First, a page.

ORNL’s diverse capabilities span a broad range of scientific and engineering disciplines, enabling the Laboratory to explore fundamental science challenges and to carry out the research needed to accelerate the delivery of solutions to the marketplace. ORNL supports DOE’s national missions of:
- Scientific discovery - We assemble teams of experts from diverse backgrounds, equip them with powerful instruments and research facilities, and address compelling national problems;
- Clean energy - We deliver energy technology solutions for energy-efficient buildings, transportation, and manufacturing, and we study biological, environmental, and climate systems in order to develop new biofuels and bioproducts and to explore the impacts of climate change;
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ORNL supports these missions through leadership in four major areas of science and technology:
- Neutrons - We operate two of the world’s leading neutron sources, which enable scientists and engineers to gain new insights into materials and biological systems;
- Computing - We accelerate scientific discovery through modeling and simulation on powerful supercomputers, advance data-intensive science, and sustain US leadership in high-performance computing;
- Materials - We integrate basic and applied research to develop advanced materials for energy applications;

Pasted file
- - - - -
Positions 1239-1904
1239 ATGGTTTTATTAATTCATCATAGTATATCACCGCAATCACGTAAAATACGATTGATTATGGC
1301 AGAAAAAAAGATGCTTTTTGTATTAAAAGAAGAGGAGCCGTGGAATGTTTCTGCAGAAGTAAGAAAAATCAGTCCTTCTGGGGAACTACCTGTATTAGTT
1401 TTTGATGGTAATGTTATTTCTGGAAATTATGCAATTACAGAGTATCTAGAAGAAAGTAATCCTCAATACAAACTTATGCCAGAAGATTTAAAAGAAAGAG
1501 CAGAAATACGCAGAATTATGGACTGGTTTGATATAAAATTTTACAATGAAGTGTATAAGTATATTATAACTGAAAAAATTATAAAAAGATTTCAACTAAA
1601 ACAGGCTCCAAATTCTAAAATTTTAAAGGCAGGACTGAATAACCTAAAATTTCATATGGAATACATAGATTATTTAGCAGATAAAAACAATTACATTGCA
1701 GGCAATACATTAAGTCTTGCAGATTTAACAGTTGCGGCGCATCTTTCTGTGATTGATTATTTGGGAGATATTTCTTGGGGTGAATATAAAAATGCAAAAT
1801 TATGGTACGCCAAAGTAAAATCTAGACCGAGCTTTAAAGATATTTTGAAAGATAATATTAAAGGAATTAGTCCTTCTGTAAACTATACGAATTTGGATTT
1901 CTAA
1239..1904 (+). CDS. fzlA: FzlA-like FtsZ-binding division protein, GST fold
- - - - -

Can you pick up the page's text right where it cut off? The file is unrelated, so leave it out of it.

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Oak Ridge National Laboratory Postings
Mar 19, 2015 | Bing Huang, Hui-Xiong Deng, Hoonkyung Lee, Mina Yoon, Bobby G. Sumpter, Feng Liu, Sean C. Smith, Su-Huai Wei
Silicon is arguably the best electronic material, but it is not a good optoelectronic material. By employing first-principles calculations and the cluster-expansion approach, we discover that hydrogenated bilayer silicene (BS) shows promising potential as a new kind of optoelectronic material. Most significantly, hydrogenation converts the intrinsic BS, a strongly indirect semiconductor, into a direct-gap semiconductor with a widely tunable band gap. At low hydrogen concentrations, four ground states of single- and double sided hydrogenated BS are characterized by dipole-allowed direct (or quasidirect) band gaps in the desirable range from 1 to 1.5 eV, suitable for solar applications. At high hydrogen concentrations, three well-ordered double-sided hydrogenated BS structures exhibit direct (or quasidirect) band gaps in the color range of red, green, and blue, affording white light-emitting diodes. Our findings open opportunities to search for new silicon-based light-absorption and light-emitting materials for earth-abundant, high efficiency, optoelectronic applications.
Originally published by the American Physical Society...